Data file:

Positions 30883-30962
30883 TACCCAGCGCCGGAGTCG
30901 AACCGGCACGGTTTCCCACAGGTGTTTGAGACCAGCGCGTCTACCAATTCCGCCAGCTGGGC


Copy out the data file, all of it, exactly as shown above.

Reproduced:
Positions 30883-30962
30883 TACCCAGCGCCGGAGTCG
30901 AACCGGCACGGTTTCCCACAGGTGTTTGAGACCAGCGCGTCTACCAATTCCGCCAGCTGGGC